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Milan C.C. vs YMCA C.C.
14th April 2012
By Karthik Duraisami

From the 13th man

It didn't rain. The intermittent showers that were predicted for much of the day stayed away. Apparently Nand had predicted a rain free Saturday. How we managed a 35 overs a side game on a day like this is anyone's guess. The pavilion, nicely painted and all, was inaugurated by David and the visiting team was given first use of the facility.

On Friday, before start of play, Sunil pointed out to Van der Merwe as the international player we'd be up against. He left out a certain Alan Lewis, who I was to later find out, a legend with 120 odd international appearances playing for Ireland. Alan and I - yes, name dropping at its very best - stood in as umpires for the game. He did not partake in the T20 game that day obviously saving himself for the bigger game that was to follow. Alan assumed I too had, like him, saved myself for the bigger occasion. The very thought of that, no doubt, would have most in the MCC in splits. How I wish all umpires were cut from the same cloth.

As Alan, after the game, pointed out, a fairly one sided T20 game had lulled the visitors into a false sense of confidence. The visiting team had assumed that we were not capable of a much better showing. But MCC had put together the finest team possible with the exception of you know who. But then given the clubs origins, its history, past captains merit a place. I stand by that previous sentence. Sunil, despite his poor showing on Friday, belonged. Nand, captain, owner of the biggest monstrous looking SUV, put YMCA to bat. Nand, speaking in Hindi, asked everyone to step it up a notch and at the same time to tone down on the appealing. A duality MCC managed with some style. YMCA got off to a snails start scoring at less than two an over for the better part of fifteen overs. The bowling was spot on. Both opening bowlers maintained an impeccable line and length and were backed by some superlative fielding. Sonu didn't let anything get past him at Point. Ross put in a dive, and even had a bruise to show for it. Bhupi, twelfth man for the game, had said before the start that Imran and Amir had it not been for the fact that they were in Italy would have played professional cricket. How true. Sunil, mercifully, rediscovered his touch and even almost pulled off a tough caught and bowled chance. Nand bowled well, continuing from where he had left of the other day. Moon and Sonu pitched in with economical spells. Van der Merwe was the first to be dismissed, caught at slip by Irfaan off the bowling of Amir. Shami, who has played with the likes of Afridi, was the next to go adjudged lbw for not much. Strydom and Alan batting in tandem did up the scoring rate for a while but their dismissals put an end to any thoughts of YMCA posting a decent total.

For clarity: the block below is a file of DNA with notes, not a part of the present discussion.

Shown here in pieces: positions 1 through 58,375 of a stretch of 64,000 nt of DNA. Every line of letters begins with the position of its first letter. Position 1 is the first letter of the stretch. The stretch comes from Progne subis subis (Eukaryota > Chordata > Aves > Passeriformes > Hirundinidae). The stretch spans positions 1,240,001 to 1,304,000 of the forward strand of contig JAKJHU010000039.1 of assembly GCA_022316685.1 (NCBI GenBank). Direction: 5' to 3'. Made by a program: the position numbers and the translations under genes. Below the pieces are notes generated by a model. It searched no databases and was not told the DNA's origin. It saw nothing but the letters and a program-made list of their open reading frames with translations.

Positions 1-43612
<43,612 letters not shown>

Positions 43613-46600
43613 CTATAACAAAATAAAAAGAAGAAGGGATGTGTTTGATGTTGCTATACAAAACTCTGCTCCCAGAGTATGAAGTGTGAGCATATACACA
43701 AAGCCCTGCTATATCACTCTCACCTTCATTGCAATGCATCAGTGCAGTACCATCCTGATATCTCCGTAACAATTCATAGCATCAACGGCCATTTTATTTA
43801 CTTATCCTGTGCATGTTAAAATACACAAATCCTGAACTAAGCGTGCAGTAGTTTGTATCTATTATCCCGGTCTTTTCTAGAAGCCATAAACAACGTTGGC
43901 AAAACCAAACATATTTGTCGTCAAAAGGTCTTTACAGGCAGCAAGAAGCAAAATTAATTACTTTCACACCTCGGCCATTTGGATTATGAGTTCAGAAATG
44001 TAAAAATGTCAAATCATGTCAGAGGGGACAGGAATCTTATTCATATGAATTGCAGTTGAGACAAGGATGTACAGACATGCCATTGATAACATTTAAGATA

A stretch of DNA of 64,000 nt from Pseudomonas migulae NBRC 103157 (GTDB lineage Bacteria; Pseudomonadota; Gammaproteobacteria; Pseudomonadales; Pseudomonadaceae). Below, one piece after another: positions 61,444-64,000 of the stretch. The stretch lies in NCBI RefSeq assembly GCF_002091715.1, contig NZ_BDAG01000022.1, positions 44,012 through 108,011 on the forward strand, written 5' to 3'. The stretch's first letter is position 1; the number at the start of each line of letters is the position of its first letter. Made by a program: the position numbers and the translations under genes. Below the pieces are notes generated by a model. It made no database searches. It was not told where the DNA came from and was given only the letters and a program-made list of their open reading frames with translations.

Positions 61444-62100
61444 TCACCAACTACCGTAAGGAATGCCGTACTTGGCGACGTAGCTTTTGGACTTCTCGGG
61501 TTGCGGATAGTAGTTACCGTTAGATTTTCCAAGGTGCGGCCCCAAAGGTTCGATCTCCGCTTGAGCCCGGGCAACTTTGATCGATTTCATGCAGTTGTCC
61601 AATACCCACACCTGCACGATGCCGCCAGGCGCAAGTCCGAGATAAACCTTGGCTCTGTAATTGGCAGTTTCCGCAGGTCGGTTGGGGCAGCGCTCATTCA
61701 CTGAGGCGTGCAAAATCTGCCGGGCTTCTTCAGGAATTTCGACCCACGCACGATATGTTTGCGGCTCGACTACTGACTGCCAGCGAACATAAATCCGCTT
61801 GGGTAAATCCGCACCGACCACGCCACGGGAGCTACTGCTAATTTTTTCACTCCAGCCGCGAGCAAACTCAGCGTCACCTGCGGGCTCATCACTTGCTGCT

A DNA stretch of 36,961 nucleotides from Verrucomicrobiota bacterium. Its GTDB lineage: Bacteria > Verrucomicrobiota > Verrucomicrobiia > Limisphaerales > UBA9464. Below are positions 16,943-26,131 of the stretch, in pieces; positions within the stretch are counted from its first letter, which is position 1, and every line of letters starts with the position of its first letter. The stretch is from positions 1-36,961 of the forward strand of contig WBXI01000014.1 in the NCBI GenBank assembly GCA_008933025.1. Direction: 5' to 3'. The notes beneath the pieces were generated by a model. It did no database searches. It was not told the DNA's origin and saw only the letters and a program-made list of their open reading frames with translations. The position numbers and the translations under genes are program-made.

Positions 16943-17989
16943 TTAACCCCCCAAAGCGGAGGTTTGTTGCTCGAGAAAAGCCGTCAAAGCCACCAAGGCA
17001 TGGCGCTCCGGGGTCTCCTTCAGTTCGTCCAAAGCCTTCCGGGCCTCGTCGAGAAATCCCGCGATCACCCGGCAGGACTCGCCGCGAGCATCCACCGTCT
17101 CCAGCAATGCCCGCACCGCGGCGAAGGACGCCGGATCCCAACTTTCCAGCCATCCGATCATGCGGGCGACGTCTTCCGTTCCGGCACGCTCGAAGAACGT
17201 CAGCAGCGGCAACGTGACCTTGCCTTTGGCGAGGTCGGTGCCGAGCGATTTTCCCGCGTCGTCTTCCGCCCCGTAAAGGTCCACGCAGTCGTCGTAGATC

With only a sub-par 101 to chase, MCC was never in any doubt of getting across the line given our formidable batting line up. After Sonu got out 'trying to invent a shot', as Bhupi put it, Vikas and Irfaan batted sensibly putting together a partnership that got us close. So convinced of victory were the rest of the batters to follow that they helped themselves to second servings of biriyani and sandwiches. While the two were going, anything pitched short was pulled with disdain. Vikas, in fact, hammered three fours, all pull shots front of square at that, in one over from Umar. Gurmeel, busy body that he is, at the crease following Irfaan's exit, tried his best to unsettle Van der Merwe's constricting line and length by shuffling about in the crease and threatening to walk down the track. He got the better of Van on one occasion lofting him for a huge six, but Van had the last laugh. Moon sent in at Gurmeel's fall, with not much required, dead batted everything that came his way for a couple of overs to justify the distance he had traveled for the game.

Il Palio